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Politics

Sweden and the Euro

10 September 2003

Sweden and the Euro

By Gwynne Dyer

Apart from the assassination of Prime Minster Olof Palme by a lone loony in 1986 as he walked home from a movie with his wife, politics in Sweden is rarely passionate, let alone violent. The knife attack on Wednesday that killed Foreign Minister Anna Lindh was therefore deeply shocking for Swedes, but it may also be a measure of how upset many of them are at having to choose between their own historic currency and the euro.

Nobody yet knows if Lindh was killed because of her pro-euro position, but it seems likely: she had such a high profile in the campaign which ends with a referendum on the euro this Sunday (14 September) that one newspaper dubbed her the ‘Yes Queen’. Much bigger countries like Germany, France and Italy gave up their own historic currencies without a murmur when the euro was launched twenty months ago, and didn’t even bother with a referendum. But Sweden is different.

Sweden gets so little attention in normal times that when I went there recently I stuffed a bunch of euros in my pocket, stupidly assuming that it was already a euro-zone country. Instead, I arrived in a country where the bank machines still give out crowns and people are caught up in a heated argument about whether to keep it that way or switch to euros. In Gothenburg late last month ‘yes’ and ‘no’ campaigners came to blows, and now this.

Prime Minister Goran Persson desperately wanted a ‘yes’, but his own cabinet was split, with five of the 22 members campaigning for the ‘no’. Families were split, the whole country was split, and though some people kept their sense of humour — one poster shows a couple tied to the railway tracks, with the husband saying to the wife, “we mustn’t miss the euro train” — both sides wound up depending mainly on scare propaganda.

Potential ‘yes’ voters have been told that adopting the euro would destroy Sweden’s ability to choose its own economic policy, and that the result would be the loss of the country’s cherished social welfare system. To many Swedes, that would be tantamount to losing their national identity, so the argument has been bitter from the start. (Hostility to the euro comes mostly from the left in Sweden, whereas it is mainly on the nationalist right in Britain and Denmark, the other two European Union members that have kept their own currencies.)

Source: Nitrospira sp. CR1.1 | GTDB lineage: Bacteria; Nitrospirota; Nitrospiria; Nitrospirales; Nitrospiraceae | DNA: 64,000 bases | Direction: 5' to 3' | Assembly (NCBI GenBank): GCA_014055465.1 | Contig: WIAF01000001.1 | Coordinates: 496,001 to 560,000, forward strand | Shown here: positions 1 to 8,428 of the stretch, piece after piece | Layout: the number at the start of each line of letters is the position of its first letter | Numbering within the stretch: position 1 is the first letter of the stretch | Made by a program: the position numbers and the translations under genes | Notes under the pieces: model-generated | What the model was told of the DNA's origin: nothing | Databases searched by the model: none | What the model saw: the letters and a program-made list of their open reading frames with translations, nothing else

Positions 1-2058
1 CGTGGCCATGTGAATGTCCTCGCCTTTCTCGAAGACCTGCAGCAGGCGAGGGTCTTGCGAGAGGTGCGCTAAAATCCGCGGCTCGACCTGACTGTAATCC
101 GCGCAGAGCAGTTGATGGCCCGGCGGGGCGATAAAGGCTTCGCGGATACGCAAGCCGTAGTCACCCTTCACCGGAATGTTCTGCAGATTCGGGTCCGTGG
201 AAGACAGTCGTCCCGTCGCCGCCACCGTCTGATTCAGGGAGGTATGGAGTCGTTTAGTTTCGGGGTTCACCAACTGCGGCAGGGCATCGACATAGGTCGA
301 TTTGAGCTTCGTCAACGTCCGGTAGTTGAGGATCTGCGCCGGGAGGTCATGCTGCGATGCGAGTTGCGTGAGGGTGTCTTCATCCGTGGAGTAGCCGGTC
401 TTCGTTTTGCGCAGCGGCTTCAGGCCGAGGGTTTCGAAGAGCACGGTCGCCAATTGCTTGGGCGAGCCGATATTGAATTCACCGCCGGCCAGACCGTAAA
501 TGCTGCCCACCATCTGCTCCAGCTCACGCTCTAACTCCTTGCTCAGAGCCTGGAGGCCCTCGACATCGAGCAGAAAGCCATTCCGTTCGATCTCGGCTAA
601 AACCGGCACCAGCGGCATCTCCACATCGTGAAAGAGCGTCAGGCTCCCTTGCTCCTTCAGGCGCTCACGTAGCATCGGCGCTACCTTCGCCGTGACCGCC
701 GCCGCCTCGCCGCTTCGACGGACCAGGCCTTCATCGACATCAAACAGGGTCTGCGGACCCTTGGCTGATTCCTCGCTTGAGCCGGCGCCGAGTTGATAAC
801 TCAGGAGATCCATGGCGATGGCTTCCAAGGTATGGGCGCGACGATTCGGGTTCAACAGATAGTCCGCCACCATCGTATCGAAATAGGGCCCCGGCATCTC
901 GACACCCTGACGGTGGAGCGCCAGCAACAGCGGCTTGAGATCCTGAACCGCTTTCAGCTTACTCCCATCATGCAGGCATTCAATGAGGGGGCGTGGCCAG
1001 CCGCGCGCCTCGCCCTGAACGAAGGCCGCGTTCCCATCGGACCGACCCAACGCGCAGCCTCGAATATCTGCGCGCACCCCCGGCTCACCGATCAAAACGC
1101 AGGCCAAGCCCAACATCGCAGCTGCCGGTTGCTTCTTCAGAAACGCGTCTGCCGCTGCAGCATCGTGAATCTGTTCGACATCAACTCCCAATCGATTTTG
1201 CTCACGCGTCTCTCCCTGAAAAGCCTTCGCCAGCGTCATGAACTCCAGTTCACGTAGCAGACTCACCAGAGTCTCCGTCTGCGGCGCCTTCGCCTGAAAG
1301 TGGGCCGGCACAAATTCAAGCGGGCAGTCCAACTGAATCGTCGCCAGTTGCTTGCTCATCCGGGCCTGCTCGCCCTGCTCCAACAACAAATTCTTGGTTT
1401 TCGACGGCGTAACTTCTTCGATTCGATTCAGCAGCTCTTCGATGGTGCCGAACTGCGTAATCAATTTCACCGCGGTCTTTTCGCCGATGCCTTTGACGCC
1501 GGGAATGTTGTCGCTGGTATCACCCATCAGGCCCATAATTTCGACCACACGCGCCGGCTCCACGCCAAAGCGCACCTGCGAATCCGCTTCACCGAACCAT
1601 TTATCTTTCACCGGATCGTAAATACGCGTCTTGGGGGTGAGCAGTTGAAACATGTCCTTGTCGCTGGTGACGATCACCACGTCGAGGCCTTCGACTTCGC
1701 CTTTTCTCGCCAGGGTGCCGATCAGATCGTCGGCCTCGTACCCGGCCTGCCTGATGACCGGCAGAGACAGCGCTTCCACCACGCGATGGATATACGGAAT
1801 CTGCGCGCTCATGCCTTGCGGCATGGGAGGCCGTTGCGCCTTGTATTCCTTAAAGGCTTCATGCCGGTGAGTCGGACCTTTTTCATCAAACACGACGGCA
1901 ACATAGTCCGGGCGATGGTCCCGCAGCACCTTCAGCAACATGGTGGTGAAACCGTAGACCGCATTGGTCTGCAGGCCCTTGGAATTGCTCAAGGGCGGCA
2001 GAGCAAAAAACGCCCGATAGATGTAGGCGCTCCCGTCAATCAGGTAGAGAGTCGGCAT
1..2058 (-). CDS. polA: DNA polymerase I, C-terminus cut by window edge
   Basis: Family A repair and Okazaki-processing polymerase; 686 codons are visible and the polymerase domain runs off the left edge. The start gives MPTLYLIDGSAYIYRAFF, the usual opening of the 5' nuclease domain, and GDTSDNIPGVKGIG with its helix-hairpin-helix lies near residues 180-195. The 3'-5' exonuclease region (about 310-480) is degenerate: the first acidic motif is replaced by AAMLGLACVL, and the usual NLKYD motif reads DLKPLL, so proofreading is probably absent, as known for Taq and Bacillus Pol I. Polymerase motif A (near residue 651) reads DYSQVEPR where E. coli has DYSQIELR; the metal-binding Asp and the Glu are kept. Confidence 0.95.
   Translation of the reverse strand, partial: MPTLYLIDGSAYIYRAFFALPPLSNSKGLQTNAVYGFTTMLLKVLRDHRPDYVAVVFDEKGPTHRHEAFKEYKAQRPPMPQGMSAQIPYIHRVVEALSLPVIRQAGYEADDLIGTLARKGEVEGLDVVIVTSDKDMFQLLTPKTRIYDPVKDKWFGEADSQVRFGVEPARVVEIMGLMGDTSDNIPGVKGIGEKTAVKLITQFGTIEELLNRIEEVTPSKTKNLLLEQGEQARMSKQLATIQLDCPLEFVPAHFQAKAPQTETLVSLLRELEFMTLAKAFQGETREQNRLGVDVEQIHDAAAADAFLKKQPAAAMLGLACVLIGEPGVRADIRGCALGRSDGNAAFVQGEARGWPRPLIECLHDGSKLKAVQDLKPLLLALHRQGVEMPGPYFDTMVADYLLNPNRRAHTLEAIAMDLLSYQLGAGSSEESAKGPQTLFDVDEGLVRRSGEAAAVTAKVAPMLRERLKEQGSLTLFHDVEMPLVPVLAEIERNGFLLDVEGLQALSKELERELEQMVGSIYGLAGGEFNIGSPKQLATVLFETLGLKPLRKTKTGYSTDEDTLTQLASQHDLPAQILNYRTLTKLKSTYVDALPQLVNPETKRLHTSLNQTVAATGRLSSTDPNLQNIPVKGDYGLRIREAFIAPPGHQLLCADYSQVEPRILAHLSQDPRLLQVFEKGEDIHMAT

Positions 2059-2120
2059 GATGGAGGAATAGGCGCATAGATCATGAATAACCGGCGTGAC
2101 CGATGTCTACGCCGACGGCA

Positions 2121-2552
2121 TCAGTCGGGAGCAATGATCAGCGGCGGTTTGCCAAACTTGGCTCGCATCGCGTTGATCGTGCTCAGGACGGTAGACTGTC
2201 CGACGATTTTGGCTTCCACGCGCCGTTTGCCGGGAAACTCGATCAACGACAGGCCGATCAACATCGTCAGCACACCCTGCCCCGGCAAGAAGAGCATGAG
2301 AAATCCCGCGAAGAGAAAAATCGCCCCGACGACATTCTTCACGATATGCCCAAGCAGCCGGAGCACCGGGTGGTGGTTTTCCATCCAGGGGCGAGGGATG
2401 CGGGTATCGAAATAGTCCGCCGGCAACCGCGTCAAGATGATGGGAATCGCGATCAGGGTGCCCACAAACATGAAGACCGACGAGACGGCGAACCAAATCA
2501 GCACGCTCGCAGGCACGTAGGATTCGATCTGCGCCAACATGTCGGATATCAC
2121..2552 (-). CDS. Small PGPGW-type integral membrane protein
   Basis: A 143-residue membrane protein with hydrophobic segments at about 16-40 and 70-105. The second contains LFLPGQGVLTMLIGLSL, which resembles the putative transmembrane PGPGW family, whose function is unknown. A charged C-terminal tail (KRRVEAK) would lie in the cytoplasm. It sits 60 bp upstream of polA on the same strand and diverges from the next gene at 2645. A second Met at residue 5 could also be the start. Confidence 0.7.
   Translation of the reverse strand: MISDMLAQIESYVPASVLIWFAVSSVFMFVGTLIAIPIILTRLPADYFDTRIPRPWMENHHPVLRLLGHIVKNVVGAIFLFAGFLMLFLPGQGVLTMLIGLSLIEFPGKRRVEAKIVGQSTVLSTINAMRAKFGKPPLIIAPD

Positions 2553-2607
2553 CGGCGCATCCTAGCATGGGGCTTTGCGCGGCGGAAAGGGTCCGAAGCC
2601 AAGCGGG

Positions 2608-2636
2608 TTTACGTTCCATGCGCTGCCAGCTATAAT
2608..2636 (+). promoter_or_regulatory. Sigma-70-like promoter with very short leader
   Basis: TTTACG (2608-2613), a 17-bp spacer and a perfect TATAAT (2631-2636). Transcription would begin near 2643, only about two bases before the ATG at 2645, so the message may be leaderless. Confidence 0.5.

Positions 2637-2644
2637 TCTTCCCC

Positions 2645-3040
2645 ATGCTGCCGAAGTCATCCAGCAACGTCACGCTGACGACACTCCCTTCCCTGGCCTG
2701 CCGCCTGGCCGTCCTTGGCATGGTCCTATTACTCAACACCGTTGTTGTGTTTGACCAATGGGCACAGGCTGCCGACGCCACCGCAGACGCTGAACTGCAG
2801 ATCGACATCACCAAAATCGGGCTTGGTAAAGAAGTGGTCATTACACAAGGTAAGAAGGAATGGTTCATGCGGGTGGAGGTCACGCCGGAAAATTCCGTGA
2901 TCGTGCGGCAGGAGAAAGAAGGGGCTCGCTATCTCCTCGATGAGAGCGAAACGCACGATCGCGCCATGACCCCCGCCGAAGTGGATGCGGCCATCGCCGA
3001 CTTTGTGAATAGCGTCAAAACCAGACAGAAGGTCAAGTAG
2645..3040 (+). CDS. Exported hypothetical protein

Prospective ‘no’ voters were threatened with a different kind of disaster: if Sweden doesn’t join the euro, it will become Europe’s odd man out. Twelve of the fifteen existing EU members already use the common currency, and most of the ten new members due to join next year will adopt the euro as soon as possible. So a ‘no’ vote would isolate Sweden, make it loses out on foreign investment, and send it into permanent decline.

Most of Sweden’s industrial giants backed this version of events, but despite all the money lavished on the ‘yes’ campaign the Swedes weren’t buying it. In late August the ‘no’ supporters were fifteen percentage points ahead, and the last opinion polls on Wednesday showed the ‘no’ still winning by 48 percent to 39 percent. The pro-euro forces had been hoping that it would end like Sweden’s referendum on joining the EU in 1994, when the ‘yes’ came from behind to win 53 percent-47 percent, but there was no way that such a huge gap could close by the weekend: Sweden was going to reject the euro. Why?

Because economists and market analysts normally do most of the talking about money, the euro is usually treated as a financial and monetary phenomenon. In reality it is much more an historical and psychological issue — and Sweden’s history and psychology are both quite different from most other places in the EU.

For the richer EU countries, the common currency is mainly a way of ensuring that Europe never slides back into the disastrous internecine wars of the past — but Sweden, geographically isolated and neutral by conviction, has sat out all of Europe’s wars since 1815. For the poorer EU members, adopting the euro is also a kind of sympathetic magic: if we use the rich people’s currency, then we will get rich more quickly too. But Sweden is not poor, and despite its separate currency it has enjoyed a higher growth rate and lower unemployment in recent years than any big EU member except Britain — which has also kept its own currency.

With only nine million people and not much in the way of natural resources, the Swedes have managed to turn themselves into one of the world’s most prosperous and civilised countries, and they are just the tiniest bit smug about it. Unlike Switzerland, which enjoys equal prosperity on an equally improbable base, they have deigned to join the EU, but it was a close-run thing back in 1994, and on the euro it wasn’t going to happen at all. Until now.

Despite the horror that Swedes feel at Anna Lindh’s assassination, the referendum will not be cancelled: to do so would be seen as a surrender to violence. The suspicion in many Swedish minds that she was killed because of her support for the euro could even create enough revulsion against the ‘no’ campaign to swing a narrow victory for the ‘yes’ on Sunday — but it would always be a tainted ‘yes’. There can be no good outcome now.

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To shorten to 725 words, omit paragraphs 3 and 4. (“Sweden…propaganda”)

NOTE: I HAVE WRITTEN THIS IN THE ASSUMPTION THAT THE REFERENDUM WILL GO AHEAD ON SUNDAY. CHECK THE WIRES BEFORE GOING TO PRESS, AS PRIME MINISTER

PERSSON HAS NOT YET CONFIRMED THAT. IF THE REFERENDUM IS POSTPONED, AN ALTERNATIVE VERSION OF THIS ARTICLE WILL BE SENT WITHIN A COUPLE OF HOURS.